Sad Woman

Thursday Troubleshooter: How to solve bickering between dental assistants and hygienists

Sept. 5, 2019
This dental hygienist is tired of jealous coworkers, derogatory comments, and staff bickering. What can she do to improve the situation?

Problems! Who doesn't have them? If you have a problem or concern in your dental office, chances are pretty good someone else in the profession has the same problem. Share your concerns with Team Troubleshooter. The experts will examine your issues and provide guidance. Send your questions to [email protected].

QUESTION: How do you handle jealousy among coworkers? Often, dental assistants are jealous of dental hygienists. Some assistants have had no formal education and have been trained on the job. They have no idea what all the hygienist has been through to get his or her education, license, etc. Assistants sometimes say, “That looks so easy,” or other derogatory comments. We can explain to them what all that we’ve done. However, it seems more frequent with younger generations there there’s a lack of emotional maturity. It’s often just selfishness. Many dentists do not deal well with staff issues; they’re educated in dentistry, not staff management. Sometimes the office manager isn’t qualified for the position because it’s a friend of the dentist. I’ve worked in a couple practices where the office manager is the staff drama queen. It doesn’t help to seek help from the OM when that person can’t handle their own job. Can you share any ideas?

“All you do is clean teeth” or “You don’t work that hard” are comments that I have also heard throughout my years as a hygienist. While some may be jealous, others may not fully understand what you have done to earn that hygiene license hanging on the wall. Everyone has a role in the dental practice, and it’s true most dentists may not have the skills to deal with office drama and often allow it to fester among staff.

 In many offices there are both hygienists and assistants who have their own agendas and will not lift a finger to help each other, which in my opinion is the first step toward disaster. You need to be the bigger person and help in sterilization when you have a minute or help ensure at the end of the day that tasks are completed before you leave. Lead by example and sometimes the younger generation will appreciate the help and be more willing to reciprocate. At times swallowing your pride and going the extra step will spark the healing process and build a bridge toward mutual respect.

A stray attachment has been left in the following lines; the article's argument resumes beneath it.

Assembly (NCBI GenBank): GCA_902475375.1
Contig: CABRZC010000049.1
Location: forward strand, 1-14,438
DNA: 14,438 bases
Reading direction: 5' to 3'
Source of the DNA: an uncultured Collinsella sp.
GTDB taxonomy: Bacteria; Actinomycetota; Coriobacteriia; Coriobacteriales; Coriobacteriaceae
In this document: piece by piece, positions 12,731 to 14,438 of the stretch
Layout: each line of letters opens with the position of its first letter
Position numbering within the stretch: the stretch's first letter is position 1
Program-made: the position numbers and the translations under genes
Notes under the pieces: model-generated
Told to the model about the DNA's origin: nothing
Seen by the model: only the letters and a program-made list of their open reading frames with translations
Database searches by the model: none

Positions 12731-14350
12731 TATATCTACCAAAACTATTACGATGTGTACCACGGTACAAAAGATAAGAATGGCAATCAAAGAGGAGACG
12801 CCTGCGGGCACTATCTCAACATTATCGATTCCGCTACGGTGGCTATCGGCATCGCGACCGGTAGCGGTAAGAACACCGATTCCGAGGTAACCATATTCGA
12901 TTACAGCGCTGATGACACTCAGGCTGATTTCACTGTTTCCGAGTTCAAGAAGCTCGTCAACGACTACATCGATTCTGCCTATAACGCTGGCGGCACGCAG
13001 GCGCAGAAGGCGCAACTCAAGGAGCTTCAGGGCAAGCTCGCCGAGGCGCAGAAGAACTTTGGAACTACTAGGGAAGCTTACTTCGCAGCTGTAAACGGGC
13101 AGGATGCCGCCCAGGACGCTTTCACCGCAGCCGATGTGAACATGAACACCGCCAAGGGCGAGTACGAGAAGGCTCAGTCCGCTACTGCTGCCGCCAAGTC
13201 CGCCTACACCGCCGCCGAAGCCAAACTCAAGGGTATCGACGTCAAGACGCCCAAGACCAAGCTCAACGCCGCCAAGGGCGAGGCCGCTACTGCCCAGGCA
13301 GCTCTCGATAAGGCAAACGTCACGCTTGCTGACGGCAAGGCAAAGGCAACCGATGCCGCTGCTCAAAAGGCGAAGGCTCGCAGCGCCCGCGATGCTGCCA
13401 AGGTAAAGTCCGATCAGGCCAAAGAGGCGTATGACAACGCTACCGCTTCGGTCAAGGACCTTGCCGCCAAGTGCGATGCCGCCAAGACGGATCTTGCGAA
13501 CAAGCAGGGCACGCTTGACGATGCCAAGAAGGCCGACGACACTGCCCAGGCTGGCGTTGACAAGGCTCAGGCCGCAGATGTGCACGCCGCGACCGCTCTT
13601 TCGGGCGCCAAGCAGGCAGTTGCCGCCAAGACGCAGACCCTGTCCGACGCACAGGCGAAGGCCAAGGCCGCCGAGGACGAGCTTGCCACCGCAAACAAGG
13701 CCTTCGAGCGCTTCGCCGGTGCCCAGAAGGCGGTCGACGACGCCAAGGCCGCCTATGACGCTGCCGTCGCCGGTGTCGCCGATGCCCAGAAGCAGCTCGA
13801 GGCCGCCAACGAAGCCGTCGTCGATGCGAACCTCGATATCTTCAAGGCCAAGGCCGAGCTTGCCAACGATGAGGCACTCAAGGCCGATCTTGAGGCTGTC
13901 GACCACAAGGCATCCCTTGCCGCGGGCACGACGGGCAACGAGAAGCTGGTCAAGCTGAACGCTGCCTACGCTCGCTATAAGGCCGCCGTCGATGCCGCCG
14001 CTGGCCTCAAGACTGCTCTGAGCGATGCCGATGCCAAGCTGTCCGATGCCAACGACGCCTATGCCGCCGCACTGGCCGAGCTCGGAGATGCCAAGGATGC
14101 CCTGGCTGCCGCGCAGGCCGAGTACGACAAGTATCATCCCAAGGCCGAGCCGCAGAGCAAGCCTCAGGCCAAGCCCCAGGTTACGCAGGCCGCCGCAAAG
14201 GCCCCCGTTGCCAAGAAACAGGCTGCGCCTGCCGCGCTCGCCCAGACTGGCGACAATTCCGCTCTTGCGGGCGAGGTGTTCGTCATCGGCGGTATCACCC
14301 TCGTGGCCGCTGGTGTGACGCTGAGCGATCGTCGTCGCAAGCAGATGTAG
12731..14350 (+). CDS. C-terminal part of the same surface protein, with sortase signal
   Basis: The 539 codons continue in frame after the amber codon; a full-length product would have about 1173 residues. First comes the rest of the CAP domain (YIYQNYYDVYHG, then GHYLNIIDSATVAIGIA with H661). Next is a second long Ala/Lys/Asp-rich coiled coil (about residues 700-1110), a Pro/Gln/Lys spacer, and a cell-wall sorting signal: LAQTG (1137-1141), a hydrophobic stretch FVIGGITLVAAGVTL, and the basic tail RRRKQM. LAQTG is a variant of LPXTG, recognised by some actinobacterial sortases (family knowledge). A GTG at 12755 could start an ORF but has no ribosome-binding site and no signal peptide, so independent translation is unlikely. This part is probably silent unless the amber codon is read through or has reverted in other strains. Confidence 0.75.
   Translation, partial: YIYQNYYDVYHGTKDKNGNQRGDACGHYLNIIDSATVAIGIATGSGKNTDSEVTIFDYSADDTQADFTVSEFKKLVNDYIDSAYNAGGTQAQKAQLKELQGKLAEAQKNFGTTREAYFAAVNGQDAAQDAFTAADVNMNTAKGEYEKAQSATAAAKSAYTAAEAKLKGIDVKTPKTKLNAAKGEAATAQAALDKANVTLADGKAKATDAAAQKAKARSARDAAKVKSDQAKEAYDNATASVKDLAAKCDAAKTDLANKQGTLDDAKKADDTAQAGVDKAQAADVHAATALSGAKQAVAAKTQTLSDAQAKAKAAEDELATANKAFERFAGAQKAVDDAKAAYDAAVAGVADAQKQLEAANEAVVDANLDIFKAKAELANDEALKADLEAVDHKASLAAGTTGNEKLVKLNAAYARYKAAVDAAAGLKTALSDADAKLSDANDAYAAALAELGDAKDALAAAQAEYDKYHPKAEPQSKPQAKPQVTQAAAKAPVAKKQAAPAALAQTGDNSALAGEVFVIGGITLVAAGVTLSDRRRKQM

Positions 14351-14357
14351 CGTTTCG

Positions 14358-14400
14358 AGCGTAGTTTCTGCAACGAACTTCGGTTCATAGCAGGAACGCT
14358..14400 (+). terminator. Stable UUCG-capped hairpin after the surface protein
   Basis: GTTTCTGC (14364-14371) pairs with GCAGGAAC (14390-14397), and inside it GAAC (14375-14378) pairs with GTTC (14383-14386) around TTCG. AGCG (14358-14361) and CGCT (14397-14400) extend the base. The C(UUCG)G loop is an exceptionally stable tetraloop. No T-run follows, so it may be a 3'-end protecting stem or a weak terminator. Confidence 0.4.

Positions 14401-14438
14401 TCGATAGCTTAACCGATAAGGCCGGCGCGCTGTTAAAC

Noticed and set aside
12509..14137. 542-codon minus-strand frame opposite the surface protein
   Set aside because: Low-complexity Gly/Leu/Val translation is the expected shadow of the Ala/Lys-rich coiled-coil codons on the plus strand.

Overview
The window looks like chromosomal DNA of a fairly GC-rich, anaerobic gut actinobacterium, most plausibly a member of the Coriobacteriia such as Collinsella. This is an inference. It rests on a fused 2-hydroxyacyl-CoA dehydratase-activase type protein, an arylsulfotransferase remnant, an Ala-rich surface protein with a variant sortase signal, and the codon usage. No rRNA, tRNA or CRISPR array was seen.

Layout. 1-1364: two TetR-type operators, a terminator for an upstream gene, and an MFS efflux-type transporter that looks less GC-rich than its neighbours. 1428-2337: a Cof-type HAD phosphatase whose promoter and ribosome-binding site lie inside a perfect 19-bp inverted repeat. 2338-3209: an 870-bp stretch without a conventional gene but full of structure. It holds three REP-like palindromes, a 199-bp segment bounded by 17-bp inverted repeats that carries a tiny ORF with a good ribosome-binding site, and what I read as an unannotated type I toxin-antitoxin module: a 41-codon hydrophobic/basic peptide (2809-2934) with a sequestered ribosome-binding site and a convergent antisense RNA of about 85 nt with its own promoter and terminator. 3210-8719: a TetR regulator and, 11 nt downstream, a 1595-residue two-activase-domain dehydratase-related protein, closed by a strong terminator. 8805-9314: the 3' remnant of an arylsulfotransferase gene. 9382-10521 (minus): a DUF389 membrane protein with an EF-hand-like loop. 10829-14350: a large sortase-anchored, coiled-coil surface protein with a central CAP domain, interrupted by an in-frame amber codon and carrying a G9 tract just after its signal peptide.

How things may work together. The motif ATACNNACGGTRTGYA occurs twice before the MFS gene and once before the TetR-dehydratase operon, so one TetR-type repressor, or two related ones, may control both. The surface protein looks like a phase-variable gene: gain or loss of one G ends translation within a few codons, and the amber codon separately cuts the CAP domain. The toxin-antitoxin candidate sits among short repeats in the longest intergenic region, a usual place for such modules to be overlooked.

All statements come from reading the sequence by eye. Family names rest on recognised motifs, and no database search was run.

But most importantly, you don’t need to explain to the assistant what you do and why. The boss signs your check and he or she is the one who you ultimately need to keep happy. Use the degree and education that you worked so hard for to make a difference in the world. If it is an office that is full of drama, even if you make every effort to help the situation, it might be time to move on and look for a new dental home where your skills and knowledge will be valued. Good luck!


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Don't be shy! If YOU have a tough issue in your dental office that you would like addressed, send it to [email protected], and it will be sent to the experts to answer. Remember, you'll be helping others who share the same issue. Responses will come from various dental consultants, as well as other experts in the areas of human resources, coding, front office management, and more. These folks will assist dental professionals with their various issues on DentistryIQ because they're very familiar with the tough challenges day-to-day practice can bring. All inquiries will be answered anonymously most Thursdays here on DIQ.